So in above code, as soon as JS saw, a==1, ‘1’ being primitive type it tried to convert ‘a’ to Number, and with above algorithm, a.valueOf was called returning ‘1’ (incrementing previous value for and returning it). Similar coercion came into effect for a==2 and a==3 thus incrementing it for next time.

Problem (a===1 && a===2 && a===3) (strict comparison)

Can (a===1 && a===2 && a===3) ever evaluate to true?

Yes, below code would make this true,

var value = 0; //window.value
Object.defineProperty(window, 'a', {
    get: function() {
        return this.value += 1;

console.log(a===1 && a===2 && a===3) /true


Our understanding from previous problem is, primitive values would never satisfy above condition, we need by some means call a function and inside that function we can perform this magic. But calling a function would involve () after function name. hmmm. strange. But since there is no loose equality, .valueOf won’t be called by JS Engine, bringing function Property, especially getter, to the rescue.

What are property descriptors?

A property descriptor can be of two types: data descriptor, or accessor descriptor.

  1. Data descriptor

    Mandatory properties:

    • value

    Optional properties:

    • configurable
    • enumerable
    • writable


        value: 5,
        writable: true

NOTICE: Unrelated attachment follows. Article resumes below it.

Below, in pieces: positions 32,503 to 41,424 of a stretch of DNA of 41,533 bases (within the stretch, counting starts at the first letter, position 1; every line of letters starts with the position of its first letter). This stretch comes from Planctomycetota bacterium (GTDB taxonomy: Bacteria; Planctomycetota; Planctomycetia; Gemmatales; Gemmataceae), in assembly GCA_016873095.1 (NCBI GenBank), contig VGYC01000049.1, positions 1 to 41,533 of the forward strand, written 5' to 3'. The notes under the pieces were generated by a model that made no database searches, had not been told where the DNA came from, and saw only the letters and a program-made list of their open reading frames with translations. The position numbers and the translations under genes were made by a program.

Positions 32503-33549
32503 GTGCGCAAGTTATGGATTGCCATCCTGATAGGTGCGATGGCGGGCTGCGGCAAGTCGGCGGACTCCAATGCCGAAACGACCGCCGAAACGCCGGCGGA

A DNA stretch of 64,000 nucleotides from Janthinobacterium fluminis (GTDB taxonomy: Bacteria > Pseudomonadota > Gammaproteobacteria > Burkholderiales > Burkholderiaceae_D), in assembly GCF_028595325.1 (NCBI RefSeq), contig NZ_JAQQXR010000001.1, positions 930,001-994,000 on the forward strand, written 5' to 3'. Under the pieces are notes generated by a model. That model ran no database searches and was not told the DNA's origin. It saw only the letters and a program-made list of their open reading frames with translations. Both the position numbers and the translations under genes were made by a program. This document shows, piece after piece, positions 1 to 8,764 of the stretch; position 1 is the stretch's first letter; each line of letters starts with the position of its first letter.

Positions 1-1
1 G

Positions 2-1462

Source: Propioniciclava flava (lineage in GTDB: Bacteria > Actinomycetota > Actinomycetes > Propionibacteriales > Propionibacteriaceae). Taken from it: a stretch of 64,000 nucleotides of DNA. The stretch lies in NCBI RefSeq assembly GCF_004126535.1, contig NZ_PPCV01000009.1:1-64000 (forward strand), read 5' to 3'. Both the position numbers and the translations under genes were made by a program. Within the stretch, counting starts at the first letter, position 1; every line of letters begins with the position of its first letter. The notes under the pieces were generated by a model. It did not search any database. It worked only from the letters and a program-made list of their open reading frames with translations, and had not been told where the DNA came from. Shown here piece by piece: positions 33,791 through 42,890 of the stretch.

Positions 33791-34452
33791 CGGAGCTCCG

2. Accessor descriptor

    Mandatory properties:

    • Either get or set or both

    Optional properties:

    • configurable
    • enumerable


        get: function () { return 5; },
        enumerable: true

Accessor Example from Mozilla pages,

    // Example of an object property added
    // with defineProperty with an accessor property descriptor

    var bValue = 38;

    Object.defineProperty(o, 'b', {
        // Using shorthand method names (ES2015 feature).
        // This is equivalent to:
        // get: function() { return bValue; },
        // set: function(newValue) { bValue = newValue; },
        get() { return bValue; },
        set(newValue) { bValue = newValue; },
        enumerable: true,
        configurable: true
    o.b; // 38
    // 'b' property exists in the o object and its value is 38
    // The value of o.b is now always identical to bValue,
    // unless o.b is redefined

A property on a object be defined by using Object.defineProperty as mentioned in the solution. You can dig into syntax and definition here . Interestingly, get and set are accessors which can be called via dot(.) operator, i.e if object a has getter property called b then it is called just like any other value with dot notation, viz, a.b. This is the solution to our initial problem, wherein we needed to call a function without (), with get property, we are able to call a function without using () after function name.

In above mentioned solution, we are defining a getter property on window object, so a is directly accessible in code (global variables) and hence are able to achieve the result. If we define a property called a on some other object than window, say object1, we need to change the condition to object1.a===1 && object1.a===2 && object1.a===3.

Github Gist